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U of A medical school admissions program aims to address racial bias against Black applicants

The U of A's medical school passed an admissions process that aims to address racial inequality in medical school

Aspiring Black medical students will be encountering a new application process attempting to make medical school admissions less racially biased against Black applicants. 

The University of Alberta has instituted a new medical school admissions process — the Black Applicants Admissions Process (BAAP) — to combat the inadequate representation of Black ethnic groups in the program. The idea for the BAAP was brought forth to the Faculty of Medicine by the University of Alberta Black Medical Students’ Association (BMSA) and implemented in June 2020. 

Students who self-identify as Black may now make this known on their application to the doctor of medicine (MD) program. This will ensure their file is viewed by at least one Black representative and, if the applicant receives an interview offer, that a Black, Indigenous and people of colour (BIPOC) representative will be on the panel for the interview. The admissions committee will also include a BMSA student representative and a Black guest representative from the community.

Ruth Legese, a first-year medical student at the U of A and vice-president (social and marketing) for the BMSA, recounted some of her experiences applying to medical school.

“I think one thing that was different [from my experience compared to other applicants] is that I had quite a few Black physician mentors who recommended I do my best to not identify myself as Black in my application,” Legese said. “That was due to what they had experienced.”

These experiences are not unique to her. Legese said surveys of other Black applicants revealed a fear of judgment when discussing their lived experiences, augmented by the lack of Black interviewers. 

Legese pointed to a shortage of Black medical professionals, something visible within the U of A MD admissions numbers.

“Right now in the MD program in Alberta, Black students make up 1.2 per cent of the student body,” Legese described. “That’s compared to the 6 per cent of Black Canadians in Edmonton so it’s not representative at all. Black Canadians … [make-up] 3.3 per cent [of the population of Canada]. Black Albertans are 3.5 per cent. We don’t meet any of those thresholds.”

The disparity illustrated by these numbers was part of the reason the BMSA brought their concerns to the faculty of medicine and dentistry. Dr. Sita Gourishankar, dean of admissions to the MD program, was approached by the group and was eager to help.

“When [the BMSA] brought [the concern] forward, I essentially took action within 24 hours, presented it to our admissions committee, and we established the Black Applicants Admissions Process,”  Dr. Gourishankar recounted.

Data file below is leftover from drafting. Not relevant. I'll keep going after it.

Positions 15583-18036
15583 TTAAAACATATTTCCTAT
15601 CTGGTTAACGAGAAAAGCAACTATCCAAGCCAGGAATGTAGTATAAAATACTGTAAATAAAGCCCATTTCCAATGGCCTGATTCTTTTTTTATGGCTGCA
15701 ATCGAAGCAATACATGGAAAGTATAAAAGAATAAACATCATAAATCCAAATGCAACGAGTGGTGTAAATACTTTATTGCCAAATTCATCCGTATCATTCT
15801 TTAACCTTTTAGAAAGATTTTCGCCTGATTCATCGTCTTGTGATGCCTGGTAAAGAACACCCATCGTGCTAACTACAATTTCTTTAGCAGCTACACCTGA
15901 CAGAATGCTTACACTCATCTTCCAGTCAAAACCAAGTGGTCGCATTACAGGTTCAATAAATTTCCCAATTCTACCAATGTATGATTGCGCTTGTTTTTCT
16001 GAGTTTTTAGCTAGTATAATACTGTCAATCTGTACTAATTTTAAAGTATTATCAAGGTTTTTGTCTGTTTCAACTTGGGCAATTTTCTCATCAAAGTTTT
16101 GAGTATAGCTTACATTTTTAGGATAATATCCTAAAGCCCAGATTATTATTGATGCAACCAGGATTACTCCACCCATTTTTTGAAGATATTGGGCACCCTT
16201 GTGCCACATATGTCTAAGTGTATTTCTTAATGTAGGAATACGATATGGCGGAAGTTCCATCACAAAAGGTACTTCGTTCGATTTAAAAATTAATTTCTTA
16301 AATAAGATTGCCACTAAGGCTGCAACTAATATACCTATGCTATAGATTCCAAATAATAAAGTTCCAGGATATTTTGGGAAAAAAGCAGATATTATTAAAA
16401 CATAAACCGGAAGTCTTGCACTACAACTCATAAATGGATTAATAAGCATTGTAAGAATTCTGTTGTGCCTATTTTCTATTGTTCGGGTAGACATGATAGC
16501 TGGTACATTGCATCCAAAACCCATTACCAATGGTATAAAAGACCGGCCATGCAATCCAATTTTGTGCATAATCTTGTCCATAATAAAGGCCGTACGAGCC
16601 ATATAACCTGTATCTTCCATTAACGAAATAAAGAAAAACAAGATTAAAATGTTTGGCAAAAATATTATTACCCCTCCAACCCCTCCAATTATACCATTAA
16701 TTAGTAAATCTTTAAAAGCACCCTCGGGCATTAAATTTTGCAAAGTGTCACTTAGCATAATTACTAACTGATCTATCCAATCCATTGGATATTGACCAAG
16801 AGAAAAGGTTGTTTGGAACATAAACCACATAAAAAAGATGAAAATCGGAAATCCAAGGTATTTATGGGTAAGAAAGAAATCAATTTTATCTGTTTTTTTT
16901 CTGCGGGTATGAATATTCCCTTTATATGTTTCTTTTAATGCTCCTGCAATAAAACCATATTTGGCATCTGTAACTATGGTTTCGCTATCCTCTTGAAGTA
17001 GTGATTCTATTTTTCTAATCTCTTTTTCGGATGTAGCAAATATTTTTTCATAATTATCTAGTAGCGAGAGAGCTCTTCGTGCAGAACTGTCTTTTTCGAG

The U of A is not the first school to implement this process. The University of Toronto started something similar over three years ago. The year before in 2016, they only had one Black student in a class of over 250. As a comparison, the Greater Toronto Area has a Black population of 10 per cent. Now, there are 24 Black students, meeting that 10 percent population proportion. The University of Calgary has also proposed such a process.

With this year being the first cycle that the BAAP will be utilized, the BMSA anticipates that there will be areas of improvement.

“We’re still playing around with what should be included and what shouldn’t, so this is like our pilot,” Legese said.

The faculty of medicine and dentistry wanted to make clear the application process aims to make sure students are evaluated on their merits, not their skin colour. 

“I think it is incredibly important to know that these students are meeting the same requirements, they are certainly striving and achieving the ranking our other students are,” Dr. Gourishankar said.

“I think the narrative that we are trying to use is that we are certainly trying to remove disadvantage as opposed to giving advantage.”

Dr. Gourishankar

The BAAP’s push to create a Black applicants cycle fits into an overarching goal that the faculty of medicine and dentistry is trying to achieve — a goal of removing biases.

“In the last four years we have taken a significant review of the admissions process and implemented many initiatives to try to remove any unconscious or conscious bias that may exist as well to increase the cultural sensitivity over all of our admissions process,” Dr. Gourishankar explained.

At the end of the day, the common belief shared by the faculty and the BMSA is that what makes a suitable medical student is not the colour of their skin, but rather other qualities they bring forth.

“We’re making sure that when we are assessing medical school applicants, MD prospects, we’re only looking at their qualities and their experiences and not any other factor,” Legese said.

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